There is an acknowledged gap in the “bench to bedside” cycle of medical discovery and its implementation in clinical practice, which can mean a gap of years changing “what we know” to “what we practice”. Hence the treatment of patients in an emergency setting should not only be concentrated on developing new technologies but must also involve proper training and skills development; medical talents needs to be honed. New technologies must always mandate new skill sets, protocols and procedures.
An area of import in medical development is patient information. The more patient information we have at hand, the more appropriate patient care can be rendered. Information and knowledge management is critical in helping with the decision-making process and thereby improving patient care.
Many medical practitioners believe that patients should take an active role in managing their own health information because it fosters personal responsibility and ownership, enabling both the patient and practitioner to track progress outside scheduled appointments and at times of a medical emergency.
Patient smart cards are a way to grapple with this issue of information. They will allow patients to upload their health records via a ash drive and carry their information with them in their wallet.
Information may be accessed through cloud-based storage and encrypted systems anywhere in the world or plugged into medical smart readers. Medical practitioners can update to cloud technology in real time and the patient’s own medical doctor can be alerted to changes in the cloud files. Ultimately, devices with communication and motion/health monitoring functions are expected to be implanted in the body. These changes are expected to help people manage their health more closely, and possibly allow medical practitioners to use this valuable data in emergencies.
Another key area where technology can aid is in having more information at our fingertips via a “differential” diagnosis or problem list, accessed via the cloud and linking to our patient and the further information we input. After reviewing the patient history and examination, the practitioner must then trawl his memory banks and innate knowledge base, or one may need to consult texts/online sources to check-up/confirm their thinking.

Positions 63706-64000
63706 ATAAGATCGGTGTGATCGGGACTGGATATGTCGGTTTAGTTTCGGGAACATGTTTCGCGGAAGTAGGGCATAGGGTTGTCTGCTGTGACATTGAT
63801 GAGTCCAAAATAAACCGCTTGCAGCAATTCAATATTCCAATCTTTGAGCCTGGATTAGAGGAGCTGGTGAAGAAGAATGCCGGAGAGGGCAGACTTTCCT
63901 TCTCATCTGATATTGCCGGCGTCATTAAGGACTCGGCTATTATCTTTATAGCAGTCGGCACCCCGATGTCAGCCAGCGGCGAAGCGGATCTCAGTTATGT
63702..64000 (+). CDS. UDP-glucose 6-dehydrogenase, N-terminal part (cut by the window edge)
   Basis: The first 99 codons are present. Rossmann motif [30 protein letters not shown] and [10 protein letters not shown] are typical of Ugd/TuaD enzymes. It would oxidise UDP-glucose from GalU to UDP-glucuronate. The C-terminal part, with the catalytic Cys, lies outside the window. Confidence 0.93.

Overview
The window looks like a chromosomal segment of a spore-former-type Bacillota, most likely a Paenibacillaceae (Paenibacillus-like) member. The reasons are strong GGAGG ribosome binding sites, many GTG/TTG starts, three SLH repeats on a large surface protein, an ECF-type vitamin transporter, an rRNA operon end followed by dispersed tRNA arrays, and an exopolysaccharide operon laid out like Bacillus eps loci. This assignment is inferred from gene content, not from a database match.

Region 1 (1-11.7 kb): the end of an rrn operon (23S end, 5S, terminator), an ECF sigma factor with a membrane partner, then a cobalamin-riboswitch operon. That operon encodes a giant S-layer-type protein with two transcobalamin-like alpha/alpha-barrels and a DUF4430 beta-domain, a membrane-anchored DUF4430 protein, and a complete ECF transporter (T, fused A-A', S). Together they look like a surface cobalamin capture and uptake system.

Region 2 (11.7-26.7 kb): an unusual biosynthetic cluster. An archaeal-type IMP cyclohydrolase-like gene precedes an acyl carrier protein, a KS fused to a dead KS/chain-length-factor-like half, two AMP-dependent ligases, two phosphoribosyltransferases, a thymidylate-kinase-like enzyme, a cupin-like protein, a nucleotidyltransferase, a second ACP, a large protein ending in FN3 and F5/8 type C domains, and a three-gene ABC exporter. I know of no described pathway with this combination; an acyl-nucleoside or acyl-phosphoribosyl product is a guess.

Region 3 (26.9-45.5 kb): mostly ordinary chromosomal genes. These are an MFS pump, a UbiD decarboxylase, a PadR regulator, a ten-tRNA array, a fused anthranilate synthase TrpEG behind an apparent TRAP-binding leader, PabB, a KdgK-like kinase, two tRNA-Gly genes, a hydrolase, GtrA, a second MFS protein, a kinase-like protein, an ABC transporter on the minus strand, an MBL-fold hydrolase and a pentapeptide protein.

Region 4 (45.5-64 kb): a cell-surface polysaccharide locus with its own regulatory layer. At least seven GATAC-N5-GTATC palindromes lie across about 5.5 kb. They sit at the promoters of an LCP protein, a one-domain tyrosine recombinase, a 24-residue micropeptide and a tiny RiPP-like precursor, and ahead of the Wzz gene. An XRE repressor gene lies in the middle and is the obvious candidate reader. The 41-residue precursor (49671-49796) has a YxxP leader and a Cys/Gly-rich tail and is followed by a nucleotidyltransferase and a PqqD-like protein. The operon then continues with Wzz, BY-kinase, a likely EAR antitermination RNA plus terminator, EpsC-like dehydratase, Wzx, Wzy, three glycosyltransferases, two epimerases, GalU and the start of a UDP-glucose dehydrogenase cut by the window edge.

Cloud-based technology could aid us and speed up the confirmatory differential diagnosis. There is no doubt room for improvement in the current approach, with many practitioners currently relying on their tacit knowledge base at the frontline which, while mostly effective, is subject to human error. Once the differential diagnosis or problem list is drawn up, then a related treatment plan can be formulated, and treatment in the form of procedures and/or prescriptions for medications may be suggested by our cloud database.
We need to focus on leveraging the information we have and if we do not pay enough attention to building a basic infrastructure, we will be unable to make the Fourth Industrial Revolution a reality.
Emergency Medicine must continue its current academic trajectory, to keep pace with the challenges that technology brings to our patient care. If academic training lags behind the technology curve, our practitioners and therefore our patients will be the poorer. We must ensure that there is no technology/practitioner gap, as we continue to push the boundaries in improving our patient care.
The danger of technology is that it can make us lazy and reliant. It has become noticeable in certain areas of emergency medicine how our reliance on technology has allowed us to forget the three cornerstones of good medicine; diagnosis, confirmation and reaffirmation, of which the diagnosis and confirmation are reliant on us having a hands-on approach to our patients (which is becoming a dying art). Good solid diagnostic skills will always be an essential tool of medicine, especially emergency medicine – we forget this at our and our patients’ peril.